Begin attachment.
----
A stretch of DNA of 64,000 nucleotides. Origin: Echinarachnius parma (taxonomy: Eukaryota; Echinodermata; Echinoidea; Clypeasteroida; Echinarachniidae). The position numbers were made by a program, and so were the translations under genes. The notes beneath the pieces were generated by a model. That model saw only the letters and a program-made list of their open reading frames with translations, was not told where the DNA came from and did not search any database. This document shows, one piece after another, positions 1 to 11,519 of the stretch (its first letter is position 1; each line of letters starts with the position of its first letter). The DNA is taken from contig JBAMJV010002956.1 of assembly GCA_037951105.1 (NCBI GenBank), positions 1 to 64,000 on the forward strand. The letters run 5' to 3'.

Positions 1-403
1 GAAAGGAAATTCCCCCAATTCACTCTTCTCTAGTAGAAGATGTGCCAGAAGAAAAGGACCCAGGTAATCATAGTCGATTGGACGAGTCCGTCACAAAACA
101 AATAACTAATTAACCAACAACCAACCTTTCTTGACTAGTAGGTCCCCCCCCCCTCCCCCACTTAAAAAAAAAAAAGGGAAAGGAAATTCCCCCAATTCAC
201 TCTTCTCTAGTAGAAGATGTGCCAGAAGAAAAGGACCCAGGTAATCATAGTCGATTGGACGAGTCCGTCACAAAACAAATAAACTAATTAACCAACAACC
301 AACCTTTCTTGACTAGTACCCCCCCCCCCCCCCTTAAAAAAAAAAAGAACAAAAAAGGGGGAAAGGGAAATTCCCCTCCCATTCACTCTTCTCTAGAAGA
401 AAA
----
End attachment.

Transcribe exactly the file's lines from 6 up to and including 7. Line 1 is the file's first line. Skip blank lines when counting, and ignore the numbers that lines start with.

301 AACCTTTCTTGACTAGTACCCCCCCCCCCCCCCTTAAAAAAAAAAAGAACAAAAAAGGGGGAAAGGGAAATTCCCCTCCCATTCACTCTTCTCTAGAAGA
401 AAA